EUROPE: MEPs call on Cyprus to phase out golden visa scheme

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The European Parliament voted in favour of measures to clampdown on “tax haven characteristics” and golden visas in seven EU Member States, including Cyprus. 



Belgium, Cyprus, Hungary, Ireland, Luxembourg, Malta and the Netherlands were all specifically mentioned for shortcomings in their tax systems that facilitate aggressive tax planning.  

The Tax3 committee report argues that this undermines the integrity of the European single market, resulting in a loss of €43 billion from EU Member States. 

Over 500 MEPs voted in favour of the report, while 63 voted against. 

Following a number of multi-billion-euro scandals over the last few years, the European Parliament created a special committee in March 2018.  

A 70-page report was then issued that called for thoroughly improved cooperation throughout the EU on all matters relating to tax and finance-related areas.  

It recommended new legislation and the creation of new bodies at both EU and global level, including an EU financial police force and an EU anti-money laundering watchdog. 

Criticism was also levied against Cyprus and Malta’s golden visa scheme and shortcomings on due diligence procedures, resulting in a high risk of security, money laundering and tax evasion.  

The report called for phasing out of such invest citizenship schemes as soon as possible. 

It highlights how the high share of FDI in Malta, Luxembourg, Cyprus, the Netherlands and Ireland in particular is usually attributable to special purpose entities.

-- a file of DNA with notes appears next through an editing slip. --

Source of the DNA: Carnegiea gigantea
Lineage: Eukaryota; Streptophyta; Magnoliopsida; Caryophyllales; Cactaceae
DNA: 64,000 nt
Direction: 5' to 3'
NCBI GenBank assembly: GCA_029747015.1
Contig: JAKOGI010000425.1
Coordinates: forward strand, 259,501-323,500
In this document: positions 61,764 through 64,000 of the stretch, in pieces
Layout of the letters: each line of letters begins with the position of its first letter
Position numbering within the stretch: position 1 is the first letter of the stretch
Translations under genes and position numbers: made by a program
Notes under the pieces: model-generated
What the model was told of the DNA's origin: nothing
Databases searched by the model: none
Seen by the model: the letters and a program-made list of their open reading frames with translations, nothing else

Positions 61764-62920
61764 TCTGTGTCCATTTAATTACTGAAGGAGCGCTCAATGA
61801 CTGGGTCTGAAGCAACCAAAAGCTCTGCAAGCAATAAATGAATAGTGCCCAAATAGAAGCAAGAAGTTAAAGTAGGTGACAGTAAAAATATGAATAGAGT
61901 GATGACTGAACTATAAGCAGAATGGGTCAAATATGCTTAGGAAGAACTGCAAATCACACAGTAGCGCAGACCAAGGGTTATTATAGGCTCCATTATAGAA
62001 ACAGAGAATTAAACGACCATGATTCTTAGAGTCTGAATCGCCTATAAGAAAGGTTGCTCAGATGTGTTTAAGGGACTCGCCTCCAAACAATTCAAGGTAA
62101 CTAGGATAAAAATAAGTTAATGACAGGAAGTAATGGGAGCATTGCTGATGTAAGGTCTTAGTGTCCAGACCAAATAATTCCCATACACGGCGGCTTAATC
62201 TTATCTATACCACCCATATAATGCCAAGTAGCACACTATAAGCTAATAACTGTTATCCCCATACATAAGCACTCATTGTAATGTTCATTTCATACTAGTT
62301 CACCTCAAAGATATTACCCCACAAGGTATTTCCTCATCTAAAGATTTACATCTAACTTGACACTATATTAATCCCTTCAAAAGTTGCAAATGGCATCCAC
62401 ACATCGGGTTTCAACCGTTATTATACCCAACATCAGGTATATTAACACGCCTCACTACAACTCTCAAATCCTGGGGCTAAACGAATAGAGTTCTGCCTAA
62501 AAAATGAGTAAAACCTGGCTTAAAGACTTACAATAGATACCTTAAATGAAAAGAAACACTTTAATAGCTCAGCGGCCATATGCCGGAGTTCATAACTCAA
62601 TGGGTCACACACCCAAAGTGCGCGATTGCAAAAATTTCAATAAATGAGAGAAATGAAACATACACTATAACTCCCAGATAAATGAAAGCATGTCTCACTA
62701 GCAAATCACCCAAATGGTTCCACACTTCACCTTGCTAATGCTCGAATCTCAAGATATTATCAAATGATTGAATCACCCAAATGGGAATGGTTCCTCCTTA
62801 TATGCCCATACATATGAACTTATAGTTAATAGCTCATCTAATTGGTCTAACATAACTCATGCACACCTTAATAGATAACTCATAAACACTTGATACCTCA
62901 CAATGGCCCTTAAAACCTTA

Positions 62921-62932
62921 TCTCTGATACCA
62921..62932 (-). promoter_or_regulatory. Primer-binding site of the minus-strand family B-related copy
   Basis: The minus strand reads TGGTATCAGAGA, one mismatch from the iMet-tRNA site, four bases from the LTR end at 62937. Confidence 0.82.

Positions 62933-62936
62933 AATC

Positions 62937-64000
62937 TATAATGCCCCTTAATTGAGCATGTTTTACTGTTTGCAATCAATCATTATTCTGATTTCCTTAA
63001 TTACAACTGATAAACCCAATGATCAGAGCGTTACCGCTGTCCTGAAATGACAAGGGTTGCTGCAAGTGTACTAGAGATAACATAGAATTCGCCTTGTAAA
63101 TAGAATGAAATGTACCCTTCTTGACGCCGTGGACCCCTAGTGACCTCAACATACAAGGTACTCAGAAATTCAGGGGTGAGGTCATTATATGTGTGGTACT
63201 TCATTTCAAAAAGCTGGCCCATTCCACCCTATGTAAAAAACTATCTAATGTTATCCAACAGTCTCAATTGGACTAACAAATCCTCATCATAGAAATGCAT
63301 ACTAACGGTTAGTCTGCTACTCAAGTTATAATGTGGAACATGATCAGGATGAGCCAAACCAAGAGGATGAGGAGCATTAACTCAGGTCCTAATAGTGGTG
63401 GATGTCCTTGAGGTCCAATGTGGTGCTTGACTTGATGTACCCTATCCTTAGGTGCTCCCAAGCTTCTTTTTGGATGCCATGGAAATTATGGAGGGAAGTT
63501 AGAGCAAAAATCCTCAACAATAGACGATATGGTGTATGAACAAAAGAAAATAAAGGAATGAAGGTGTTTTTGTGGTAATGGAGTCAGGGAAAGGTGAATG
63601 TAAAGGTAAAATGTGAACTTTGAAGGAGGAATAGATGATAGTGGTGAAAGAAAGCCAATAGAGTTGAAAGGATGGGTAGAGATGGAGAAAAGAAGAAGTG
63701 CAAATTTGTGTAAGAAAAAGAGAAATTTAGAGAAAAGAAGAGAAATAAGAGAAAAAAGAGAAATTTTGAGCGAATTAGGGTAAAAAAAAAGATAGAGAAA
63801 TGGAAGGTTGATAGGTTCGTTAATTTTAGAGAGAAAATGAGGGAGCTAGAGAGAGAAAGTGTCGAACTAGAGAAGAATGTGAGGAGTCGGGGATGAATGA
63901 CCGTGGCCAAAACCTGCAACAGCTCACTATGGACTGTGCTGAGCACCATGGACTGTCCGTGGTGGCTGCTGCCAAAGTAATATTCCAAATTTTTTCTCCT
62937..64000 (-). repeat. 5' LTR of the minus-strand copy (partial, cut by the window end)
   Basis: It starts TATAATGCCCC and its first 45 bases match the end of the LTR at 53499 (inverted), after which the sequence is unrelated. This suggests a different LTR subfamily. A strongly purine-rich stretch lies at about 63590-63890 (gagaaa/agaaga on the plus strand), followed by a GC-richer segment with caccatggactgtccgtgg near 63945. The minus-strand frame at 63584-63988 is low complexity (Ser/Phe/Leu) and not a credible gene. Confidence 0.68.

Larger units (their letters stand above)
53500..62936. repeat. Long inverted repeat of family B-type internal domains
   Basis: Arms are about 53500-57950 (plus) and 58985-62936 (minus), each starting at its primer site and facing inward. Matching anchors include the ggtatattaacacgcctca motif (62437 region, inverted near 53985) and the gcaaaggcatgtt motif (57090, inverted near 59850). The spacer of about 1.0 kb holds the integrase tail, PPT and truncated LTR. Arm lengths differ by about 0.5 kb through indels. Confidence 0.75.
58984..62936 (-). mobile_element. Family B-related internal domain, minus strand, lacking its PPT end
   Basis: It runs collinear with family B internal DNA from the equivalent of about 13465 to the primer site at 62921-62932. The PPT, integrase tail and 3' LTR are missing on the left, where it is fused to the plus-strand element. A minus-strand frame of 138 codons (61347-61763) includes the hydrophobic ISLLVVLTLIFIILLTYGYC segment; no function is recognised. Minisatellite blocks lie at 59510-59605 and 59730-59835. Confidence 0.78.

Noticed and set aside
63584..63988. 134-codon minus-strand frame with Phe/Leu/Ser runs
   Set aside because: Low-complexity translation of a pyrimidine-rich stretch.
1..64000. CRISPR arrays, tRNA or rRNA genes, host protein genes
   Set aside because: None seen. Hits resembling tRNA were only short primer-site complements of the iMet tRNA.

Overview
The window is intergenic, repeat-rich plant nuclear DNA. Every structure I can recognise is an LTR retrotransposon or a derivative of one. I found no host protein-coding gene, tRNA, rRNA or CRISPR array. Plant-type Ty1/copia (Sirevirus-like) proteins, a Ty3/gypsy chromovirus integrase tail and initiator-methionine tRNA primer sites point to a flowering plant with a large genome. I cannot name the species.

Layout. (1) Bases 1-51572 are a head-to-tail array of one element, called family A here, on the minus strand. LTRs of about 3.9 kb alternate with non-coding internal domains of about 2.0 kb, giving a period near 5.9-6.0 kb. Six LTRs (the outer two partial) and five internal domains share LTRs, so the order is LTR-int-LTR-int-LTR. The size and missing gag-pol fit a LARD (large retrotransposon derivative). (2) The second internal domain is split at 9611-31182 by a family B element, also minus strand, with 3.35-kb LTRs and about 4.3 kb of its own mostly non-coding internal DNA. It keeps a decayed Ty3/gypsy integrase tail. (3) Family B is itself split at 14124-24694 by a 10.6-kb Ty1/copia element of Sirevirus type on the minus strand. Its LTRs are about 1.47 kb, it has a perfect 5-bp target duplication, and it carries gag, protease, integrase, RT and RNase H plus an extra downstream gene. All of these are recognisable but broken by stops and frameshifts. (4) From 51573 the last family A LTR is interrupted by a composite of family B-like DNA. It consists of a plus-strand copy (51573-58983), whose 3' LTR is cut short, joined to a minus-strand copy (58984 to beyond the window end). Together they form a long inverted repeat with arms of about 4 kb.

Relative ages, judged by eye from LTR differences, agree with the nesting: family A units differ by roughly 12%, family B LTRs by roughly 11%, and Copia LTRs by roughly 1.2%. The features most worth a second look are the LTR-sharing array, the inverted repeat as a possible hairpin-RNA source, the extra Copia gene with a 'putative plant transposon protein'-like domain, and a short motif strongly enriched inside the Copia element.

Tuesday’s vote calls on the European Commission to carry out “fitness checks” of relevant laws and policy initiatives aimed at addressing the use of letterbox companies in the context of tax fraud, tax evasion, aggressive tax planning and money laundering. 

The vote agrees with calls by the European Commission to introduce a common corporate tax base across the EU. 

The report is the result of a year’s work by a committee of the EU Parliament, set up after a series of revelations of alleged financial crime in some EU states and in tax havens across the world, such as the Luxleaks and Panama Papers. 

The committee concluded that not enough has been done by EU states to close loopholes on tax rules, as many governments showed a “lack of political will to tackle tax avoidance and financial crime.” 

Lack of appetite for reform is partly due to the fact that some of the 28 EU states “display traits of a tax haven and facilitate aggressive tax planning,” the report said.

“Europe has a serious money-laundering and tax fraud problem,” said socialist lawmaker Jeppe Kofod, who took part in drafting the report.